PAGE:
While I wish that the book were longer, I must say that Olson did a pretty good job balancing his content between the technical, the historical, and the cultural. There is enough mechanical detail here to inform the gunsmithing types, while also having a good amount of context and background of how Burgess influenced the whole world of gunmaking at the time (and clear through the present day, really). The anecdotal recounting of varied histories of individual Burgess rifles is also appealing, although it is not what I am primarily looking for in a reference book. For the $20 cover price, it’s a good buy – especially considering the dearth of alternatives if you want information on the 1878 Burgess and its relatives.
One thing that Olson makes a good start at (although I would really like to see more detail on the subject) is giving the reader an appreciation for just how widespread Burgess’ influence was. For example, many don’t realize that when Colt stopped making the Colt-Burgess rifle and stepped up production of the Colt Lightning pump-action rifle, it was not a complete loss for Burgess – he had patents licensed for use in the Lightning. Burgess’ patents were used in Schulhof pistols, some Mannlicher rifles, and the Winchester 1893 pump shotgun to name a few. This is truly a man who deserves far more recognition than he had gotten.
Olson has apparently decided not to market his work on Amazon, but I was able to find it in stock at GunShowBooks.com (which has a ton of other books that will be of interest to the collector, shooter, and historian)
Harald Sunngård was Norwegian inventor in the early years of the 20th century who noticed a common perceived weakness of automatic pistols: reloads under stress were often bungled by shooters, leaving them vulnerable to return fire without being able to shoot back. Doing the classic inventor thing, Sunngård figured out a solution to the problem – a two-part solution, in fact. The first part of his solution was to use a big magazine and a small cartridge, to maximize magazine capacity. The second part of his solution was to store a spare magazine right in the magazine well of the pistol for immediate use.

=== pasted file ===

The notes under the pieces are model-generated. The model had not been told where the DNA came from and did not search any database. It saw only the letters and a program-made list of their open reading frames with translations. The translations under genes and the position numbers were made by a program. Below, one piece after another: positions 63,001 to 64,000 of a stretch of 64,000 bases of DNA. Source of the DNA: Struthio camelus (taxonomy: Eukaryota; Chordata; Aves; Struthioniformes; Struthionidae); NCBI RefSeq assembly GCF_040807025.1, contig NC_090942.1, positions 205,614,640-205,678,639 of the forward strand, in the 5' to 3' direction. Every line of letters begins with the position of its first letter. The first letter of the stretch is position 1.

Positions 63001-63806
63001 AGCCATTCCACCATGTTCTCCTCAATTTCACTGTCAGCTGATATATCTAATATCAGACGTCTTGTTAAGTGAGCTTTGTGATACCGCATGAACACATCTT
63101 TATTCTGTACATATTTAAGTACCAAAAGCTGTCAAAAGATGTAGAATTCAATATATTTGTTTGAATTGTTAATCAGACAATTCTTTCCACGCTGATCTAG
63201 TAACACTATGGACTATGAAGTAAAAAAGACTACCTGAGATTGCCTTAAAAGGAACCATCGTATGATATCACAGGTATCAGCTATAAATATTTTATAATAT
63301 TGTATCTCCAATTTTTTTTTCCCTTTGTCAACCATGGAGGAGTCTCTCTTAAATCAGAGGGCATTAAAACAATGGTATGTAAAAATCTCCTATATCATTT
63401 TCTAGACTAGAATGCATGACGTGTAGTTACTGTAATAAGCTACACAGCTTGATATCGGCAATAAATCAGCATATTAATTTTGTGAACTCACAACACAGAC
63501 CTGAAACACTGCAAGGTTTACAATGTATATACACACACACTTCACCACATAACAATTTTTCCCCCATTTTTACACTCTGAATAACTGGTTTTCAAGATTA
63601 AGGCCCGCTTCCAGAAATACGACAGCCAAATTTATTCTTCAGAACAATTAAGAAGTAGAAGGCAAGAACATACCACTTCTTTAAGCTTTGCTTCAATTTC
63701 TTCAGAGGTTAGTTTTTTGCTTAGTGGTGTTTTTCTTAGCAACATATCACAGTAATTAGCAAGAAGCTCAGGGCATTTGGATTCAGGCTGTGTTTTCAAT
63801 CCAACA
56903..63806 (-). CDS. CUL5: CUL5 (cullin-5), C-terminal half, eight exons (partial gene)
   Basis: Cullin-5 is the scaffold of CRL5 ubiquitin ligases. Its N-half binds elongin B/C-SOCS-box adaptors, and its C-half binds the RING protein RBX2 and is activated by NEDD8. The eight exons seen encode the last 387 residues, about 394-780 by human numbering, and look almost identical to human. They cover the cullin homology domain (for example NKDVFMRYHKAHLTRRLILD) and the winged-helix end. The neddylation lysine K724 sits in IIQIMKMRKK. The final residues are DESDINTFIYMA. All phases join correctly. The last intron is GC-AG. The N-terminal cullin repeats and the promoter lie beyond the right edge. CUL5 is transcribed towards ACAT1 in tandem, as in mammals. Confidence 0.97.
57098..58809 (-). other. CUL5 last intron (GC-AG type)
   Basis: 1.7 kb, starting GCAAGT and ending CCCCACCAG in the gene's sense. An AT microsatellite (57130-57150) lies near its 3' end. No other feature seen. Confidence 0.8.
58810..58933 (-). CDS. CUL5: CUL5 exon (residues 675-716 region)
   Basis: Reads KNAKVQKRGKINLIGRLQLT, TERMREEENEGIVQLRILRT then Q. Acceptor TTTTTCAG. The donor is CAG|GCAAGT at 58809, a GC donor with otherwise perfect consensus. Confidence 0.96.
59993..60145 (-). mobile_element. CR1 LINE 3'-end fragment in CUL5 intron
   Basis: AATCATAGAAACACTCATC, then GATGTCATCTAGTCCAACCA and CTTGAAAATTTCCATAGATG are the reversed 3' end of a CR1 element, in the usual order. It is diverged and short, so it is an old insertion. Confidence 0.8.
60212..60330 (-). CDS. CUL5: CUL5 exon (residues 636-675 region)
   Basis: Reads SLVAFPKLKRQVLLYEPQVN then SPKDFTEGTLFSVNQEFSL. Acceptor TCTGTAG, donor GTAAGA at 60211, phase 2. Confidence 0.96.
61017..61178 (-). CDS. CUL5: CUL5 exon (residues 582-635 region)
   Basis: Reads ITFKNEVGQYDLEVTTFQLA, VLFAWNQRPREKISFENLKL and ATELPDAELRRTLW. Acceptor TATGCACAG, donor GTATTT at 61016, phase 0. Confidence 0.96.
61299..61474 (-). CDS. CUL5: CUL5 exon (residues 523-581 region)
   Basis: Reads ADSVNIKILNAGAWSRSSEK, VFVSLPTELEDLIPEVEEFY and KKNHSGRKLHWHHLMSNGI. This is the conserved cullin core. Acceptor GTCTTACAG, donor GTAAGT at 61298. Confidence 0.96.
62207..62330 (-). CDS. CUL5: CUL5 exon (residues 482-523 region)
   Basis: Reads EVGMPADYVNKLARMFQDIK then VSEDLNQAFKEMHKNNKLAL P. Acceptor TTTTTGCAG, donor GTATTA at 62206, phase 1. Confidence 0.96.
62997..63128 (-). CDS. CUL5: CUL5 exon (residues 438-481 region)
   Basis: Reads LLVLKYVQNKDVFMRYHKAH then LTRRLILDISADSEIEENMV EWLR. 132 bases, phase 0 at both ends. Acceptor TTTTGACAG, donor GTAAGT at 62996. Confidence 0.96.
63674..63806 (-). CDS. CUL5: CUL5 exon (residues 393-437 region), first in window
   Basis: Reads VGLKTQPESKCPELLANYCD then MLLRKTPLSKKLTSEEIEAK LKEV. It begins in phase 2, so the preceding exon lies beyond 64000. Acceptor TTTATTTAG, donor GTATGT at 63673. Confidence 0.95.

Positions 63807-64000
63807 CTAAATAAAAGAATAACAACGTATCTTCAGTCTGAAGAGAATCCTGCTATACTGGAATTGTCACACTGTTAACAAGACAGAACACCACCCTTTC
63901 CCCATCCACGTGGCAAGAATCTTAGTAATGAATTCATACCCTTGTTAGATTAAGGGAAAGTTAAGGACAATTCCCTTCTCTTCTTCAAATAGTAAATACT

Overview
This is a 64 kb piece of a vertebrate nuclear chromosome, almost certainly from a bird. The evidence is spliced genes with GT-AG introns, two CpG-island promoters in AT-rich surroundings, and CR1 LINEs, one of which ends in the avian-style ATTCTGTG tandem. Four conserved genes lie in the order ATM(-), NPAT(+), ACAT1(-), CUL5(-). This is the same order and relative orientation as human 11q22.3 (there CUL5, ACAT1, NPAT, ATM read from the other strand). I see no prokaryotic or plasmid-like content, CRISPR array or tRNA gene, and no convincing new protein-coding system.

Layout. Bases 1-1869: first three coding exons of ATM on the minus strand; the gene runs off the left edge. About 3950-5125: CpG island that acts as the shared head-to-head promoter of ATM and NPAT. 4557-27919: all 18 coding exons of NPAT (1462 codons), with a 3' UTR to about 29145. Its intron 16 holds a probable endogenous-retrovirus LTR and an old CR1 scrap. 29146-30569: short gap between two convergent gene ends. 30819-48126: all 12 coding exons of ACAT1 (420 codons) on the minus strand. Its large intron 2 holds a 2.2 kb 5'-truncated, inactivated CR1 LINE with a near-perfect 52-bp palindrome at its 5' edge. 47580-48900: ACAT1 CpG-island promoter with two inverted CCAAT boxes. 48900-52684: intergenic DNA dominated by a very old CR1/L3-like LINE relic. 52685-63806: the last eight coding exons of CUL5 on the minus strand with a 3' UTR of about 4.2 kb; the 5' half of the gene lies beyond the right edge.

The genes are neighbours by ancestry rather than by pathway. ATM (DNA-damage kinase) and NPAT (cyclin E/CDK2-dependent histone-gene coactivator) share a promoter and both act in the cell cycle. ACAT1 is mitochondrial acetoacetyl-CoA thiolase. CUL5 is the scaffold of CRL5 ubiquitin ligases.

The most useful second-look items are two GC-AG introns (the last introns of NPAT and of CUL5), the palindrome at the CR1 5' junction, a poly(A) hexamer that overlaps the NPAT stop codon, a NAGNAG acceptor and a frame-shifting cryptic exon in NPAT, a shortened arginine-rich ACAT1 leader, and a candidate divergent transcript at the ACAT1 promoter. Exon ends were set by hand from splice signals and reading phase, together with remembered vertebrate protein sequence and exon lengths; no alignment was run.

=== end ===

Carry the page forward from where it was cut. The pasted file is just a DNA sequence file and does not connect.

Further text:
The grip of the pistol is long enough front-to-back to store two identical magazines. The front magazine sits higher than the rear one, and the boltface on the slide feeds rounds from the front magazine into the chamber. Once the front magazine is empty, the shooter ejects it, and need only slide the rear magazine into the front position (and rack the slide) to continue shooting. There is a misconception that the pistol will fire automatically from both magazines in succession, but this is not true.
In addition to having the handy spare available, Sunngard designed the magazines to hold no fewer than 25 cartridges each (in the more common 6.5mm chambering). This gave the pistol a total of 50 rounds stored on-board, which was a major point in Sunngard’s marketing.
The 6.5mm cartridge designed for the pistol had a 23mm overall length, and used a 19mm case. The projectile was a scant 28.5 grains (1.85 gram), and Sunngard claimed a muzzle velocity of just under 2000 ft/s (600 m/s) – which is almost certainly an exaggeration. There was also an 8mm version of the pistol made in much smaller numbers, which fired an equally light projectile (29gr / 1.88g), and may have gotten closer to the claimed velocity (magazines for the 8mm version held 18 rounds each).
The process for moving the spare magazine into position is fairly well described in the patent (attached below). The main magazine catch is basically a heel release on the front edge of the magazine well, and it is pushed back in the typical manner to allow the primary magazine to be removed. Then the rear magazine is pulled slightly forward and down as if to remove it from the gun. The rear magazine is then slid forward into the front position and pushed back up to lock into place on the magazine catch. A pair of small guides (labelled “6″ in the patent drawing above) at the top of the magazine well prevent the magazine from being pushed backwards into the now-empty space for the spare magazine, and these guides are the reason the spare mag must be pulled down and then pushed back up. When initially loading the pistol, the spare magazine is inserted first, and locked back into its compartment (held up by a fixed shelf, “9″). Then the primary magazine is inserted just like in any other pistol.
Sunngard apparently tried hard to market the pistol to a variety of military forces, but found no takers. He was able to get the gun entered into the 1914 Norwegian military trials, where it was bested by the Colt 1911 (we don’t have a testing report from the trials, which would be very interesting to read). If I had to guess based on the general attitudes of the day, I would suspect that Ordnance officers found the reloading process awkward, the cartridge underpowered, and the need for a very high capacity pistol unconvincing.
Mechanically, the Sunngard is pretty simple. It uses a plain blowback action, as no locking system is necessary for its small cartridge. The barrel is fixed to the receiver, and a recoil spring is located around the barrel and inside the barrel shroud/slide.
Caliber: 6.5mm (also 8mm)
US Patent 972,087 (Harald Sunngard, “Automatic Firearm”, October 4, 1910)